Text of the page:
Since the late 2000s, the R46s have undergone intermittent rounds of scheduled maintenance as their parts age over time to extend their usefulness until their retirement.

On May 2, 2014, set 5742–5745 was involved in a derailment due to track defects while running on the F.[18] The whole set was pulled from service, but was repaired and returned to service in February 2016.[19]

On June 27, 2017, set 6150–6153 was involved in a derailment north of 125th Street while in service on the A. The whole set was taken out of service.[20][21][22] Cars 6150–6151 suffered body damage as they collided with tunnel columns and were retired; however, 6151 was retained and fitted with strip maps, colored wraps, and had some seats removed to serve as a non-operational mockup for future retrofits, all as a part of the 2017 action plan.[23] Meanwhile, cars 6152–6153 were linked with cars 6206–6207 to create a new four-car set and re-entered service.

On September 20, 2020, set 6062–6065 was involved in a derailment at 14th Street when a man placed track tie plates onto the roadbed, causing the train to derail.[24][25][26] The whole set was taken out of service. Car 6062 suffered body damage as it collided with track-side columns.

See also

References

  1. ^ http://web.archive.org/web/20191205124356/http://nyctrackbook.com/Images/Updates/P.xlii.pdf
  2. ^ "Subdivision 'B' Car Assignments: Cars Required April 27, 2020" (PDF). The Bulletin. Electric Railroaders' Association. 63 (6): 14. June 2020. Retrieved June 1, 2020.
  3. ^ Feinman, Mark (November 19, 2002). "The New York Transit Authority in the 1970s". www.nycsubway.org. Retrieved November 2, 2017.
  4. ^ "IND LINE IS GETTING A FIFTH NEW TRAIN". The New York Times. February 22, 1976. ISSN 0362-4331. Retrieved December 26, 2016 – via New York Times Archive.
  5. ^ "First New Subway Train in Service". The New York Times. July 15, 1975. ISSN 0362-4331. Retrieved December 25, 2016 – via The New York Times Archive.
  6. ^ Cunningham, Joseph; DeHart, Leonard O. (1993). A History of the New York City Subway System. J. Schmidt, R. Giglio, and K. Lang.
  7. ^ a b Malcolm, Andrew H. (September 25, 1972). "Work Begins on 752 Subway Cars for New York". The New York Times. ISSN 0362-4331. Retrieved December 25, 2016 – via New York Times Archives.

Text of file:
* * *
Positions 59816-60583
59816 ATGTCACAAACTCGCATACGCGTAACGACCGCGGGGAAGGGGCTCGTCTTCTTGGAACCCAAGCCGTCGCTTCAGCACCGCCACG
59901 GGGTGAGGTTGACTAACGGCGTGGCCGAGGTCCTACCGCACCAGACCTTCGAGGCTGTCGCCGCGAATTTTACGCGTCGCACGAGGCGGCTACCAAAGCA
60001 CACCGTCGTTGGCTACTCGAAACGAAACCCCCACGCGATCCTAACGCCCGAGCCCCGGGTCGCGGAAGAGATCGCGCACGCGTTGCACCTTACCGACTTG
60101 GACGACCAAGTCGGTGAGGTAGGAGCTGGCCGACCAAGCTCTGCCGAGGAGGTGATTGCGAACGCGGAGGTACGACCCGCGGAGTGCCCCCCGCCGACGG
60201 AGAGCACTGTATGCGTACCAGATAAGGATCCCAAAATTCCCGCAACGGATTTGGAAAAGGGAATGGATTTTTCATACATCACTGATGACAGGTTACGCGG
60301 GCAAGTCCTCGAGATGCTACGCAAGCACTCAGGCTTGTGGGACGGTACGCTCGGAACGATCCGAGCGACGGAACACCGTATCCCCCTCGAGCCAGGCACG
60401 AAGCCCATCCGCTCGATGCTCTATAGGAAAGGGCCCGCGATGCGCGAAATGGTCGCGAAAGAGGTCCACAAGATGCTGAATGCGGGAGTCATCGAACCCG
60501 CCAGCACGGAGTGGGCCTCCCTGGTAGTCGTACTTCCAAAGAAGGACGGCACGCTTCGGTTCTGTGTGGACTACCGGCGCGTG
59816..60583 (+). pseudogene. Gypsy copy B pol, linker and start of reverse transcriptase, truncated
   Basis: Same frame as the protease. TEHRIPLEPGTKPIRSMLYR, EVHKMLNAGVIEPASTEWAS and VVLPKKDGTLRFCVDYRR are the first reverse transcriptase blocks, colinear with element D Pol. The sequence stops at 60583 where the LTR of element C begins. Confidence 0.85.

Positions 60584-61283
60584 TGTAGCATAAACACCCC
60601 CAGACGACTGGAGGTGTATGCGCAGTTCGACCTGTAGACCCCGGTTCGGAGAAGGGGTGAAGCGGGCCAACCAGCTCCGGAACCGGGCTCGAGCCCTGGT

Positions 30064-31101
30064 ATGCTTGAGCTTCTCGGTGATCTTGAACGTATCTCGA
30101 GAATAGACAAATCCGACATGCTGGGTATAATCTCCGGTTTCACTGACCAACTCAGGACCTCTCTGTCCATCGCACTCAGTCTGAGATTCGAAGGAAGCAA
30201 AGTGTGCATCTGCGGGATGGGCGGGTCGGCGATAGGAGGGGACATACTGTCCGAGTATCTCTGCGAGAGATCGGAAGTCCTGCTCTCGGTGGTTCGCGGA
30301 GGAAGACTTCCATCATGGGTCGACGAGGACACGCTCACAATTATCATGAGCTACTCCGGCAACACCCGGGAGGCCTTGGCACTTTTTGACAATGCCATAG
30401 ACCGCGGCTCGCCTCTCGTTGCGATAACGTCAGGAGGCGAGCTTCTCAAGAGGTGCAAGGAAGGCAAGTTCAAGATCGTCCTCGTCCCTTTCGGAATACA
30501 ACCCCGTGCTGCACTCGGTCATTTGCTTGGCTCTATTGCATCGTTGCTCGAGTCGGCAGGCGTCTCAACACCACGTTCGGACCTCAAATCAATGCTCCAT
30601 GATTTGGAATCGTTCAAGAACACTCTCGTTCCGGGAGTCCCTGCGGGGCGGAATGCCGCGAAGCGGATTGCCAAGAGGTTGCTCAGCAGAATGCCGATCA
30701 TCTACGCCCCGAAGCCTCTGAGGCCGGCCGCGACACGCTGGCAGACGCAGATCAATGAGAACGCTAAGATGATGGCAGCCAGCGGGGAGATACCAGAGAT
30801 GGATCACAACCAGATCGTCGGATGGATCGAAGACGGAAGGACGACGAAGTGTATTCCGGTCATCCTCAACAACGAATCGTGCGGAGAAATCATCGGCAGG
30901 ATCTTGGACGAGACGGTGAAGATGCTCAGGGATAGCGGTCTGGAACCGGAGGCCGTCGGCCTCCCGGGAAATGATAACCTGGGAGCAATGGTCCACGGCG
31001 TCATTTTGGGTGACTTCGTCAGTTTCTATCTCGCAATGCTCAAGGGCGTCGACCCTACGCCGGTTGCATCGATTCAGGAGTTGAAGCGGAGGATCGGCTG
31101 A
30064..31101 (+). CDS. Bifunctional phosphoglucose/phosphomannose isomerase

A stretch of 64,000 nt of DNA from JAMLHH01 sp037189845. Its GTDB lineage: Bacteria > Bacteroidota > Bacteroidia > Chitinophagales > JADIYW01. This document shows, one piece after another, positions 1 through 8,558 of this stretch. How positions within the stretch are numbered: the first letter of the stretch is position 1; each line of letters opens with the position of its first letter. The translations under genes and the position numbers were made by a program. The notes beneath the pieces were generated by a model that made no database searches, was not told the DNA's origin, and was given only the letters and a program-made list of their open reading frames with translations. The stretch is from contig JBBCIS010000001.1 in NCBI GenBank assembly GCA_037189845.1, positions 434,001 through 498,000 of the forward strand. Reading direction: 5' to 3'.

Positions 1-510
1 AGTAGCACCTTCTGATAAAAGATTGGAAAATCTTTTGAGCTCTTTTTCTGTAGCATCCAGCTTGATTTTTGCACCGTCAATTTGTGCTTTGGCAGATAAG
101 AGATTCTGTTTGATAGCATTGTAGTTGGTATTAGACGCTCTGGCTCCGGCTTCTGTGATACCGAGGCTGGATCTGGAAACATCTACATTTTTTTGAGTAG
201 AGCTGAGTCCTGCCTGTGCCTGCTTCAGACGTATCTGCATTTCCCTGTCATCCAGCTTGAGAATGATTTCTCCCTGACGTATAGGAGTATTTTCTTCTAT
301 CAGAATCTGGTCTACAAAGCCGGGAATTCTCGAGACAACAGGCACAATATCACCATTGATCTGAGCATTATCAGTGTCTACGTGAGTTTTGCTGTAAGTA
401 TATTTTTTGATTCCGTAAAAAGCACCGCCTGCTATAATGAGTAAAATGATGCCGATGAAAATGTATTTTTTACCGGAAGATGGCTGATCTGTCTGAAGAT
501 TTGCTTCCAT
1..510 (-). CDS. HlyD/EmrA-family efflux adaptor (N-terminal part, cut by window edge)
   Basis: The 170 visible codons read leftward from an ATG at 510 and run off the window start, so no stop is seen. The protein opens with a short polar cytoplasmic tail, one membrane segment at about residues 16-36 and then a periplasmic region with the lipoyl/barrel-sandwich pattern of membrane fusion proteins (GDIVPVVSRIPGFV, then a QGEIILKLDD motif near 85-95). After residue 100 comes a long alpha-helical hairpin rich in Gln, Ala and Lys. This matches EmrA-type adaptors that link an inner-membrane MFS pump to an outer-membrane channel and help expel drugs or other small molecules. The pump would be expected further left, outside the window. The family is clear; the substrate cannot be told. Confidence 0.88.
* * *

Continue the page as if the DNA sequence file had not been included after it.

8. ^ "New Horse, Old Blinders". The New York Times. September 11, 1972. ISSN 0362-4331. Retrieved December 26, 2016 – via New York Times Archives.
  9. ^ Meyer, David; Taylor, Alex; Barone, Vincent (February 29, 2020). "MTA saddles Q train riders with old subway cars to prep for new signal system". New York Post. Retrieved March 4, 2020.
  10. ^ https://mcusercontent.com/53077b4eb8363107e691b3757/files/3f7f48ce-791c-45bf-b471-24e35bc05987/May_2020_ERA_Bulletin.pdf?fbclid=IwAR1vRYcy-NNbV7IDxWF8skB3R0YUidZLXFpyQvvmr5tdkPowjmaRaDOrMW4
  11. ^ Prial, Frank J. (April 8, 1972). "Pullman Bids Lowest on 900 Subway Cars". The New York Times. ISSN 0362-4331. Retrieved December 25, 2016 – via New York Times Archive.
  12. ^ Annual Report. Metropolitan Transportation Authority. 1978. p. 6.
  13. ^ May, Clifford D. (January 6, 1983). "Subway Cars Held Perilous for the Blind". The New York Times. ISSN 0362-4331. Retrieved February 13, 2018.
  14. ^ "Fatal Subway Accident Is Subject of an Inquiry". The New York Times. April 27, 1986. ISSN 0362-4331. Retrieved September 10, 2017.
  15. ^ a b "R46 (Pullman-Standard, 1974-1975)". www.nycsubway.org. Retrieved November 2, 2017.
  16. ^ The New York Transit Authority in the 1980s.
  17. ^ MTA CAPITAL PROGRAM MILESTONES - March 31, 2011
  18. ^ Donohue, Pete (December 12, 2014). "F train derailment caused by unrepaired track defects: MTA". NY Daily News. Retrieved July 16, 2017.
  19. ^ "New York City Subway Car Update" (PDF). The Bulletin. Electric Railroaders' Association (April 2016). March 30, 2016. Retrieved March 30, 2016.
  20. ^ "NYC subway derailment blamed on 'human error'". TODAY.com. Retrieved July 16, 2017.
  21. ^ Santora, Marc; Ferré-sadurní, Luis (June 27, 2017). "Subway Derailment in Manhattan Injures Dozens". The New York Times. ISSN 0362-4331. Retrieved June 27, 2017.
  22. ^ "MTA: Unsecure Rail Stored on Tracks Caused Harlem Subway Derailment". NY1. June 27, 2017. Archived from the original on June 28, 2017. Retrieved June 29, 2017.
  23. ^ Rivoli, Dan (October 5, 2017). "MTA to add more space on L line by retrofitting train cars". NY Daily News. Retrieved October 9, 2017.
  24. ^ "NYC Subway Service to Resume After Suspect Derails Train With Debris, Injuring 3". NBC New York. Retrieved September 22, 2020.
  25. ^ Tracy, Thomas; Parascandola, Rocco; Parnell, Wes; Guse, Clayton. "Manhattan subway train derails after laughing saboteur throws metal clamps on tracks: police sources". New York Daily News. Retrieved September 22, 2020.
  26. ^ WABC (September 22, 2020). "Arrest made in subway derailment caused by train striking debris on tracks in Manhattan". ABC7 New York. Retrieved September 22, 2020.

Further reading

  • Sansone, Gene. Evolution of New York City subways: An illustrated history of New York City's transit cars, 1867-1997. New York Transit Museum Press, New York, 1997 ISBN 978-0-9637492-8-4

External links